The Roof (film)

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The Roof
Directed by Vittorio De Sica
Produced by Vittorio De Sica
Written by Cesare Zavattini
Starring Gabriella Pallotta
Giorgio Listuzzi
Music by Alessandro Cicognini
Cinematography Carlo Montuori
Edited by Eraldo Da Roma
Release date
October 6, 1956 (Italy)
May 12, 1959 (US)
Running time
91 minutes
Country Italy
Language Italian

The Roof (Italian: Il tetto) is a 1956 Italian drama film directed and produced by Vittorio De Sica.


Natale, an apprentice bricklayer, and Luisa, who has no marketable skill, marry and try to live with Natale's parents and other relatives in one apartment, what might happen in the poorest classes in Rome about 1950. After a quarrel Natale and Luisa precipitately leave without a place to live. The remainder of the film is devoted to their finding housing. The solution is building a one-room brick dwelling as a squat on unused railway land on the outskirts of Rome. As it was illegal, Natale arranges his workmates to assist him during the night. According to the rules, if a dwelling has a door and a roof the householder cannot be evicted. At dawn when the police arrive to remove them the dwelling is complete except for part of the roof, but a humane policeman looks the other way. The happy ending is not without realism. In financial straits, and facing imprisonment later, Natale and Luisa, now pregnant, will encounter difficulties ahead.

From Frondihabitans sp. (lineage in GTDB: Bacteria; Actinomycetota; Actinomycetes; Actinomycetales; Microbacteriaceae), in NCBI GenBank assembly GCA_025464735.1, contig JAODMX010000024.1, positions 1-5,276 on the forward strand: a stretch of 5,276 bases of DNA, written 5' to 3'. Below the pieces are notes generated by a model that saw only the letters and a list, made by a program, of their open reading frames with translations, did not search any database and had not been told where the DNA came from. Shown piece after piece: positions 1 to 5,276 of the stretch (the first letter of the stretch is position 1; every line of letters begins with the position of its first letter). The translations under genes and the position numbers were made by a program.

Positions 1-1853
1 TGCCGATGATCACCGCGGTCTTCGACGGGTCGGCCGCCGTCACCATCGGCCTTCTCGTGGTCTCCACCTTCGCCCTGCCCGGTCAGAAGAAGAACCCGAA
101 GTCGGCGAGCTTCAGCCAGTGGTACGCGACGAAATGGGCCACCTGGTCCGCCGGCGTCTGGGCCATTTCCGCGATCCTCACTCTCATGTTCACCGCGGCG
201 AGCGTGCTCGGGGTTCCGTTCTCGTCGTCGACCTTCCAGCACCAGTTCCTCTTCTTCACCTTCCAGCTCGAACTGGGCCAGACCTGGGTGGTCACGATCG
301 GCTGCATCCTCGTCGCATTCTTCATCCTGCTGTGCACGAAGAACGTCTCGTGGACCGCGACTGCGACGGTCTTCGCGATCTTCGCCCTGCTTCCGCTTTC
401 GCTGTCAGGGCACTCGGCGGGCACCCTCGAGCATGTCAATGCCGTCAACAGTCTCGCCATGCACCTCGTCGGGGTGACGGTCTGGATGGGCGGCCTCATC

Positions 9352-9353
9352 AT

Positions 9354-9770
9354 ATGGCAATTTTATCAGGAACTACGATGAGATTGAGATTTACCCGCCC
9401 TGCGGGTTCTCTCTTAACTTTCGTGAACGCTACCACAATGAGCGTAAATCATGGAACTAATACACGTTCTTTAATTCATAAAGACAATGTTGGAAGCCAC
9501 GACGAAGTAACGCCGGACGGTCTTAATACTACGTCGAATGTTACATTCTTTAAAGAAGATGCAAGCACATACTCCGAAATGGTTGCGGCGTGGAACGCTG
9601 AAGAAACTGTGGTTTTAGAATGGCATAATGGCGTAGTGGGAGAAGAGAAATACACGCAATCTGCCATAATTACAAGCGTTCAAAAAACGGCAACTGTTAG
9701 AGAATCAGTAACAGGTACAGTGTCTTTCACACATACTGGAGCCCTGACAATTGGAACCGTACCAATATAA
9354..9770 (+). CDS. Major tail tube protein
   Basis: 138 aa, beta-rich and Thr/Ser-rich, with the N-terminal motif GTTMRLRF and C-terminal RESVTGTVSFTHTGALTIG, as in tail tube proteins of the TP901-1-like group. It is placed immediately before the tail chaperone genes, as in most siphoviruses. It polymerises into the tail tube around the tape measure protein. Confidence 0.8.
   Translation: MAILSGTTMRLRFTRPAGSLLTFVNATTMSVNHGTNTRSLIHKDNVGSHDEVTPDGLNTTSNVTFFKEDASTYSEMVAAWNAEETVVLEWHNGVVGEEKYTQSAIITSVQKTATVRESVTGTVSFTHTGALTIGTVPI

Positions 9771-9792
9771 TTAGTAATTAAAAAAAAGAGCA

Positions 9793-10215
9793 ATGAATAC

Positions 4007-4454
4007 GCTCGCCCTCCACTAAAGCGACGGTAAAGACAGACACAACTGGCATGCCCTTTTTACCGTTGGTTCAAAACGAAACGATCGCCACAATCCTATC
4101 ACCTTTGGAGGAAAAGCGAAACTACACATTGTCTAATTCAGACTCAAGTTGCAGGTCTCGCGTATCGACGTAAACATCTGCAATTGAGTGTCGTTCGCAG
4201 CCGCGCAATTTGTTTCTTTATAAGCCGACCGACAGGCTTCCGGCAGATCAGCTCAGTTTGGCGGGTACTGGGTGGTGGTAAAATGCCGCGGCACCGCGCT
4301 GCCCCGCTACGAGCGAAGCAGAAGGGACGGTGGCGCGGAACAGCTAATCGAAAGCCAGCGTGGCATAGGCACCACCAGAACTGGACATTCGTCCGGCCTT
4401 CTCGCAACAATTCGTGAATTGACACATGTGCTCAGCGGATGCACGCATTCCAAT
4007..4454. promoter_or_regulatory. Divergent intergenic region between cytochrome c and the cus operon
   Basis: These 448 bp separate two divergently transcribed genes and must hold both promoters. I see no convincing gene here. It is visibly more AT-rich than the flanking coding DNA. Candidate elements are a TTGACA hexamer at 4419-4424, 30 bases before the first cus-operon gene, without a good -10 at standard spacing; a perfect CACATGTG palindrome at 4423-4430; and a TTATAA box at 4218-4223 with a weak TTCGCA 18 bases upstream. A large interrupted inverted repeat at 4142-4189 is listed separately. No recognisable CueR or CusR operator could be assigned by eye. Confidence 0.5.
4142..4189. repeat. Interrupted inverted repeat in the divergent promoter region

"[The Roof] is a confirmation of the power of neorealist principles ... De Sica has seen to it that every incident, every detail in every shot contributes to a sense of unstrained, unforced actuality" (Arthur Knight, Saturday Review). We have secured a recent restoration of the film that marked De Sica's final return to the classic neorealism of Bicycle Thieves after forays into romantic melodrama (Terminal Station) and Neapolitan comedy (The Gold of Naples). Two non-professional actors (one a soccer star) give winning performances as a newly married couple who, after a family quarrel, are left homeless in Rome. A bricklayer by trade, the husband conscripts his co-workers to help build an abode overnight, hoping that the police won't find the couple's new "roof" illegal and have it destroyed. "A lovely little seriocomic film ... deeply touching" (Bosley Crowther, The New York Times).




  1. ^ "Festival de Cannes: The Roof". Retrieved 2009-02-07. 

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